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The spilled tritium was destined to be discharged as effluent in rivers anyway, authorities said, and they were not explicitly required to notify the public about it -- a reporting loophole Illinois congressmen want closed.
"It's not like people are going to start dropping like flies from this level of radiation," said Arjun Makhijani of the Institute for Energy and Environmental Research.
"What I am alarmed by is the number of years it has taken, and how lax the Nuclear Regulatory Commission has been, and how lax the corporation has been in informing the community fully" about the spills, he said.
A local doctor and his wife, Joseph and Cynthia Sauer, whose daughter contracted brain cancer when they lived near the Dresden plant, have collected data about heightened rates of cancer and birth defects near the Illinois plants in the period after the spills began. They say they were brushed off by the NRC.
The industry and the NRC say existing medical research shows people living near nuclear plants are safe and limits on discharges of radioactive liquids and gases are adequate.
But some scientists and at least one congressman want a conclusive investigation of the health risks. They say that while tritium is like water, if ingested some of it may remain in the body where it can damage cells, leading to cancers, birth defects and miscarriages.
Years of radioactive waste water spills from Illinois nuclear power plants have fueled suspicions the industry covers up safety problems and sparked debate about the risks from exposure to low-level radiation.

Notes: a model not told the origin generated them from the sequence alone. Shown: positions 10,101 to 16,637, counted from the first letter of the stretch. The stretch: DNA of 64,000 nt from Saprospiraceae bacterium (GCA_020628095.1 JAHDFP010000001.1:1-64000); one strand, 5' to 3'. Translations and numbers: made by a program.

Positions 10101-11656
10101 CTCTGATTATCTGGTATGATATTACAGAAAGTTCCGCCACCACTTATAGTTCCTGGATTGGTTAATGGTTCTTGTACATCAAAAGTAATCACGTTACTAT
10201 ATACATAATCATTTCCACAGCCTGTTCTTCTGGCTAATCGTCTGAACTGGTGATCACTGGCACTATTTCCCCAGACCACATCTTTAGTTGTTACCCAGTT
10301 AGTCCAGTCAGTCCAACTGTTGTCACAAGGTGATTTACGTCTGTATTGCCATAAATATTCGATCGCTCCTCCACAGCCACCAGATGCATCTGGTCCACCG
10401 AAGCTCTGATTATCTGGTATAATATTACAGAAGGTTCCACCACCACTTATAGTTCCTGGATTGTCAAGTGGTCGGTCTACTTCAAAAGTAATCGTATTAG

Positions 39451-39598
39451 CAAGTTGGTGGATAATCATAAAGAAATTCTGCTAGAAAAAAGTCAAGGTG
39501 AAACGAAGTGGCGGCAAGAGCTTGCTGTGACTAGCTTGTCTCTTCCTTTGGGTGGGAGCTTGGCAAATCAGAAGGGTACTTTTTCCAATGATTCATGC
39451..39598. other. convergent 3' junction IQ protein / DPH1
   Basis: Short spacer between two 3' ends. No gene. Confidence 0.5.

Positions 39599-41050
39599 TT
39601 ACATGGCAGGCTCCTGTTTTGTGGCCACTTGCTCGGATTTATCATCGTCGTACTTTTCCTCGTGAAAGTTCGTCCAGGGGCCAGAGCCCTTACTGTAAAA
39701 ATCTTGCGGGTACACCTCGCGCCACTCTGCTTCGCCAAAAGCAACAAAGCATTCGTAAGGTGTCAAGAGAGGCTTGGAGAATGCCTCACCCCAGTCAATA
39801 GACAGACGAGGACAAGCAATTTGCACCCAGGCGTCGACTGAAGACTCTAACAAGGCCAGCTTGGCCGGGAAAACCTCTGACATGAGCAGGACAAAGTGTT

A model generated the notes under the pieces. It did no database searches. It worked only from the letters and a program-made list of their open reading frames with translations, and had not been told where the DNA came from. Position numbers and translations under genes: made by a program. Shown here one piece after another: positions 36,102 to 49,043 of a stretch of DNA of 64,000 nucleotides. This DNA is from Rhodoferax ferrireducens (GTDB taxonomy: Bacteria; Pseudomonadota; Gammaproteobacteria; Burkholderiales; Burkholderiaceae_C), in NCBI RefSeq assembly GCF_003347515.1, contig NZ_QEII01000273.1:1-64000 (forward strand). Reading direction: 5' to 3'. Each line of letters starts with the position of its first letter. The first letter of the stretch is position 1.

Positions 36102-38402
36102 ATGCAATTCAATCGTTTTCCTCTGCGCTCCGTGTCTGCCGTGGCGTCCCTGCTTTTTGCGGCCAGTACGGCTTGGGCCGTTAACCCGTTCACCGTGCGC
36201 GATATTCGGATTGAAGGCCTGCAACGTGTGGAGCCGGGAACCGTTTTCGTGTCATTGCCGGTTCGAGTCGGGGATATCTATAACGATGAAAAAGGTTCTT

"I don't say that people don't have concerns, but any suggestion that we are in cahoots with the industry to suppress (information) is baseless," NRC spokesman Jan Strasma said.
U.S. Rep. Edward Markey has been unable to secure government funding for a health study on people living near nuclear plants, and the Massachusetts Democrat says he opposes U.S. President George W. Bush's prescription to build a new generation of nuclear reactors to lessen reliance on fossil fuels until more is known.
"The president's plan is misguided. It presents health risks, creates additional nuclear waste that we have no long-term solution for, creates additional terrorist targets that we do not adequately defend, and costs an enormous amount of money. (Bush's) phrase 'clean, safe nuclear power' is oxymoronic," he said.
Nuclear waste (in the form of spent fuel rods mostly) is dangerous scary stuff. None of the current plans though are 100% safe and the same irrational fear of radioactivity that haunts the building of new nuke power plants haunts the creation of a waste storage facility somewhere.
Originally posted by Astronomer68
Besides, unless we go solar, with orbiting power plants, what real alternatives do we have? The human race is very power hungry and becoming more so all the time.
Originally posted by Damocles
but i still like wind power alternatives.